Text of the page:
With all due respect to Neal, who has quietly had a nice camp, the other three guys stand out as prohibitive favorites. I think the Yankees consider the 27-year-old Boesch is the no-doubt replacement for  Granderson — I think he would play right with Ichiro Suzuki shifting to left, putting the weaker defender in the smaller field — just because he’s left-handed and has played everyday the last three years. That said, Boesch signed a split contract and Buster Olney confirmed he has two (!) minor league options left, so he could be sent to Triple-A in a heartbeat. The fact that he’s the only left-handed hitter left in the competition leads me to believe he has a leg up on a big league roster spot come Opening Day.

Francisco. (Presswire)
Francisco. (Presswire)

That leaves Francisco and Mesa to battle it out for the right-handed outfield/DH role, and the Yankees always seem to lean towards the veteran when it comes to these part-time/reserve roles. Going with Francisco and sending Mesa to Triple-A allows the team to keep both players and frankly they could use the depth. Neither guy is like to hit much and while Melky2.0 is the better defender, Francisco is solid in the corner spots. Keeping him with Mesa in Triple-A is preferable to having Mesa in the show with no backup in the minors just in terms of having as many warm bodies as possible. Both guys will be needing over the course of the 162-game season.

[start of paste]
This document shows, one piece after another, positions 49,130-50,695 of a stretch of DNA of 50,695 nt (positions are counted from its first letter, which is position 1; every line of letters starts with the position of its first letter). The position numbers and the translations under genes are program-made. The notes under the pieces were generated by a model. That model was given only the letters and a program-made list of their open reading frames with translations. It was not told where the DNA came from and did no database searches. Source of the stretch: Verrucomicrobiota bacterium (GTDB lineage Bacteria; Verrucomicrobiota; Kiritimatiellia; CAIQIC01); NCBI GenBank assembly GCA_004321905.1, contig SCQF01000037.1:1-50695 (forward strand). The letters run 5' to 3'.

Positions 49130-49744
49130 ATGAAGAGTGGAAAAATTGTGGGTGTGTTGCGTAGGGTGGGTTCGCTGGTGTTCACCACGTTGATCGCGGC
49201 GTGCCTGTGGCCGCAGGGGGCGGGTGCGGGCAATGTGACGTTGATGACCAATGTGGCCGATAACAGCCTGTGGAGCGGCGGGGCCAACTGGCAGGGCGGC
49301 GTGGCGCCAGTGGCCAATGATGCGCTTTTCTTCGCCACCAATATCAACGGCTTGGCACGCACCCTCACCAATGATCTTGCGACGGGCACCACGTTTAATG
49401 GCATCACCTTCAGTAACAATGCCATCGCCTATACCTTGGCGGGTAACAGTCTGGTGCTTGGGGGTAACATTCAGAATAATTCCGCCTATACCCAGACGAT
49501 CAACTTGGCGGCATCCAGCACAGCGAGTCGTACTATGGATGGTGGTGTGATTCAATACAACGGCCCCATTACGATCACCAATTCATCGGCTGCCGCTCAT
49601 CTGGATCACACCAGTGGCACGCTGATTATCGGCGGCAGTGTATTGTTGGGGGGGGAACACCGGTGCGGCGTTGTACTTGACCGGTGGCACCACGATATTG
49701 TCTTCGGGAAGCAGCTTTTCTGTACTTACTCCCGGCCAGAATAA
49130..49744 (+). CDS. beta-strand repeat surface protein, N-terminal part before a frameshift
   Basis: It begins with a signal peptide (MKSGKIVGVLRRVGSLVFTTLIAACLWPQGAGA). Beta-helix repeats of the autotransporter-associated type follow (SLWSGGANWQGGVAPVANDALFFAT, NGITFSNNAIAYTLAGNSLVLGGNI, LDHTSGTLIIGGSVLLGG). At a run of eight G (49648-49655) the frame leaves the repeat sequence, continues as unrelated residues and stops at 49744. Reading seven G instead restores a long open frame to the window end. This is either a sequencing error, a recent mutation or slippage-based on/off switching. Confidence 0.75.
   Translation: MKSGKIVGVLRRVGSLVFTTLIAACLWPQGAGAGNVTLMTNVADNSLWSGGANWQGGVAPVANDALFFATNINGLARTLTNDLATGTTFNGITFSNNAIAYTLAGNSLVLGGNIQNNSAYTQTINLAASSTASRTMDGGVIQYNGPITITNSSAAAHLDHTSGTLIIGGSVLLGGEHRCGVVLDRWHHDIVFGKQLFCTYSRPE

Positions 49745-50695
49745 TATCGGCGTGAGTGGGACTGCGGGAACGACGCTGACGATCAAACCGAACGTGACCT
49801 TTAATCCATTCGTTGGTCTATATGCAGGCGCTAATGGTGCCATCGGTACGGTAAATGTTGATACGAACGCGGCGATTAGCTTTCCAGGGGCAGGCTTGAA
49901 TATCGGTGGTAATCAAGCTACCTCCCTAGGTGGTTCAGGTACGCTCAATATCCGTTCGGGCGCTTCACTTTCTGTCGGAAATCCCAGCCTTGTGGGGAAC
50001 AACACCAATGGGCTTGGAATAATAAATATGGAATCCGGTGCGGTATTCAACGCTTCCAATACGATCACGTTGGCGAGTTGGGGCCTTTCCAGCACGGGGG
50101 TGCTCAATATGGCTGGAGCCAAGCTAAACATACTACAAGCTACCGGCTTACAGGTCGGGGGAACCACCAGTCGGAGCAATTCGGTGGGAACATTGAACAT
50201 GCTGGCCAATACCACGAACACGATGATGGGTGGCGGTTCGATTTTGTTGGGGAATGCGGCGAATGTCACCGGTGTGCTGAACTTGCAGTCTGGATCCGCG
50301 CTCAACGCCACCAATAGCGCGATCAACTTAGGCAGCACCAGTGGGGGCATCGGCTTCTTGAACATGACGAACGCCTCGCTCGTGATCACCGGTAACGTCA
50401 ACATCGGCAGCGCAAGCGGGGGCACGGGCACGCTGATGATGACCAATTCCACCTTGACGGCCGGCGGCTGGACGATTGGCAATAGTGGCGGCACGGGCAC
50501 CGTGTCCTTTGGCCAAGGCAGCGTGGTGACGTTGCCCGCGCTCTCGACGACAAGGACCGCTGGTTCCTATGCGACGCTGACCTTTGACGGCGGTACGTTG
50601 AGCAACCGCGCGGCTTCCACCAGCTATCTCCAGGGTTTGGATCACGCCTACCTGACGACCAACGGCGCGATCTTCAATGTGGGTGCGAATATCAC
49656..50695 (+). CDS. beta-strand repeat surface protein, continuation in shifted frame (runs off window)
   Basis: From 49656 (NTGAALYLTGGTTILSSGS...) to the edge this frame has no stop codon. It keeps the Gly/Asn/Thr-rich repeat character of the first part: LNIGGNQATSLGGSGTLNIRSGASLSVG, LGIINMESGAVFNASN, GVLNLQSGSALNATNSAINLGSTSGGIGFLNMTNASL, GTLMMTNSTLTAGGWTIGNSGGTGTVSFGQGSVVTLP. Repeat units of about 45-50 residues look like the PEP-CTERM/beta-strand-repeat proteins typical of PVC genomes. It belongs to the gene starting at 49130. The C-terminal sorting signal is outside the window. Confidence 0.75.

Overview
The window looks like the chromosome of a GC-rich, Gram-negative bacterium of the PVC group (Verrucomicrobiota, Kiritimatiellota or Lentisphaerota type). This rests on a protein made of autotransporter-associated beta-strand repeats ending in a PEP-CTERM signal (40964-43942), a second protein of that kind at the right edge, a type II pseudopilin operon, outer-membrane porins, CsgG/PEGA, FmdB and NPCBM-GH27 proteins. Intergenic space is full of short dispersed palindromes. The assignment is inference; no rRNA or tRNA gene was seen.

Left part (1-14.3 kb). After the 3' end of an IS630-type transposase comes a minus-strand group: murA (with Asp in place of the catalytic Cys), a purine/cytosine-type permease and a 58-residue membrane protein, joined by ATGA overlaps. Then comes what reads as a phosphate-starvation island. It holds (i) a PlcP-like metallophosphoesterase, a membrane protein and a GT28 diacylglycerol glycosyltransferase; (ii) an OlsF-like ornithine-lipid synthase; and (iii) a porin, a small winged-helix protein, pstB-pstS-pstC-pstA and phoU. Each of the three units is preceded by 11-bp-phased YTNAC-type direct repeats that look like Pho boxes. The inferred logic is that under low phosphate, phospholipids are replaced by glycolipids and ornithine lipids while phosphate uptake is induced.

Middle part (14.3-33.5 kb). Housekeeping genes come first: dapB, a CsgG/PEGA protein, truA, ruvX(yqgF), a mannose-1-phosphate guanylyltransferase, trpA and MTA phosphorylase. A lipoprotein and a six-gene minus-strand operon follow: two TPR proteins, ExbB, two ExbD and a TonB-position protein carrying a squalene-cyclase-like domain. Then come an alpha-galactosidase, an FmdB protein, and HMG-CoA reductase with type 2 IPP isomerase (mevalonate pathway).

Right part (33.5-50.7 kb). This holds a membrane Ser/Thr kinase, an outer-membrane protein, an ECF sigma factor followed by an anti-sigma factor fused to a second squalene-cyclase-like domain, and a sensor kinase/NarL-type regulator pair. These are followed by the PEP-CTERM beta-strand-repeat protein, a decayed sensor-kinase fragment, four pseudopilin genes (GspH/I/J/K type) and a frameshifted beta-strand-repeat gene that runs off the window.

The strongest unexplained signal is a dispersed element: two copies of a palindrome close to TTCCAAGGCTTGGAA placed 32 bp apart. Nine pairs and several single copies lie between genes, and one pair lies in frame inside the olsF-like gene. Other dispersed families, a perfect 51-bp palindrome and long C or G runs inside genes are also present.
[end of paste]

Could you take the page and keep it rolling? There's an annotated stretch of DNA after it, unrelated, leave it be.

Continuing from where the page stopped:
Since the Yankees don’t need a fifth starter until their seventh game of the season and can backdate a DL stint ten days into Spring Training, they could have Phil Hughes start the season on the DL due to his back problem and carry an extra position player. Hughes would still be eligible to come off the DL in time for that seventh game, but the club would buy itself just a tiny bit more time to evaluate their position player options. It’s the difference between carrying both Rivera and Dan Johnson at the start of the season rather than just one or two. The Yankees only figure to see one left-handed starter in those first six games (Jon Lester on Opening Day), so having Johnson around would be helpful.